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An Incomplete List of Ways That Reporting My Childhood Sex Abuse Could Go Poorly

Defamation lawsuits against survivors of intimate violence are on the rise globally—and in July I walked into a police station and filed a report.

Update: You can read about the resolution to my fight with the state of Ohio here.

“Is your dad famous?” my agent asked when the globe’s largest publisher wouldn’t publish the memoir they bought for $175,000 without censoring out of it that he raped me—unless I could “prove it.”

He’s not. He’s just a man. He’s a man with an established history of felony activity and elaborate deception, even. I’m a man who built a career on an obsession with fact-checking and then spent six years working with psychologists and specialists who would testify all day that my memories of what he did have been processed through evidence-supported therapeutic modalities. But never mind. My word against his was not a bet the publisher would take in court in the event he sued, and the case maybe wasn’t thrown out, which were gambles Random House wouldn’t take.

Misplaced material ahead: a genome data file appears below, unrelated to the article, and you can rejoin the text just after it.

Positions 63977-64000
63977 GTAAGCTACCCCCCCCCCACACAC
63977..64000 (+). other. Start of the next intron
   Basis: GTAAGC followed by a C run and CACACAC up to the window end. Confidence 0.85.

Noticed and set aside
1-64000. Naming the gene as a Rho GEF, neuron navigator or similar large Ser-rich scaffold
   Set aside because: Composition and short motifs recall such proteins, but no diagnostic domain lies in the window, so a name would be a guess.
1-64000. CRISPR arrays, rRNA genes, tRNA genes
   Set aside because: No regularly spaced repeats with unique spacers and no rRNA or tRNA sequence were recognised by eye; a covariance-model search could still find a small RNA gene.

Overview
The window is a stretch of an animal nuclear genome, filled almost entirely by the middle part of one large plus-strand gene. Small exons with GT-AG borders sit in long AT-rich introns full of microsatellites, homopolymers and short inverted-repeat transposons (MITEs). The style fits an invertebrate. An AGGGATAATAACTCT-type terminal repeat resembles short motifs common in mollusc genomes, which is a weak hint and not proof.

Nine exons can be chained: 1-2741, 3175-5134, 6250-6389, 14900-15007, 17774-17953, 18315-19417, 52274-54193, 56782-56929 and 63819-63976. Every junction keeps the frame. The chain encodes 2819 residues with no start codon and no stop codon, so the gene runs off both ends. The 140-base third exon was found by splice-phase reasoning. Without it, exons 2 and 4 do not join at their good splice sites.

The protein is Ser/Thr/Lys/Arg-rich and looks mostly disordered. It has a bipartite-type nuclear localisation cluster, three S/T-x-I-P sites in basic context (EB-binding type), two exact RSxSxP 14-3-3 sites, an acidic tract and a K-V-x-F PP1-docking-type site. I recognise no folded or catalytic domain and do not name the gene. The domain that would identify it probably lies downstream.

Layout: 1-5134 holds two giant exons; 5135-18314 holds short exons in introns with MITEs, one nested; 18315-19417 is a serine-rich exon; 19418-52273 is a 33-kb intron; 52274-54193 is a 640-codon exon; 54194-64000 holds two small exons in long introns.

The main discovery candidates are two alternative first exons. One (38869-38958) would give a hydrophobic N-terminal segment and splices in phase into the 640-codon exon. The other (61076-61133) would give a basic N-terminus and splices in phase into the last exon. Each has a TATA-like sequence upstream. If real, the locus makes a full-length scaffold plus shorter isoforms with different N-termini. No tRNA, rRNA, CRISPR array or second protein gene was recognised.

In July, I walked into a police station in the small northeastern Ohio city where I grew up and told them I needed to file a report for child sex abuse. The woman behind the counter, who hadn’t been especially friendly up till then, made her tone both softer and more serious. She took out a pen and a small piece of paper. The victim was me, I told her when she asked. I’m not a child anymore, I pointed out needlessly as I stood 70 inches tall and bearded in front of her. When she asked me the address, my mother and I looked at one another with mutually wide eyes; she thought I’d know those first two street numbers we lived at, and I’d thought she would. Another one I did. The others, we successfully tracked down (fact-checking!) as we sat in the lobby where the woman had directed us to wait for an officer.

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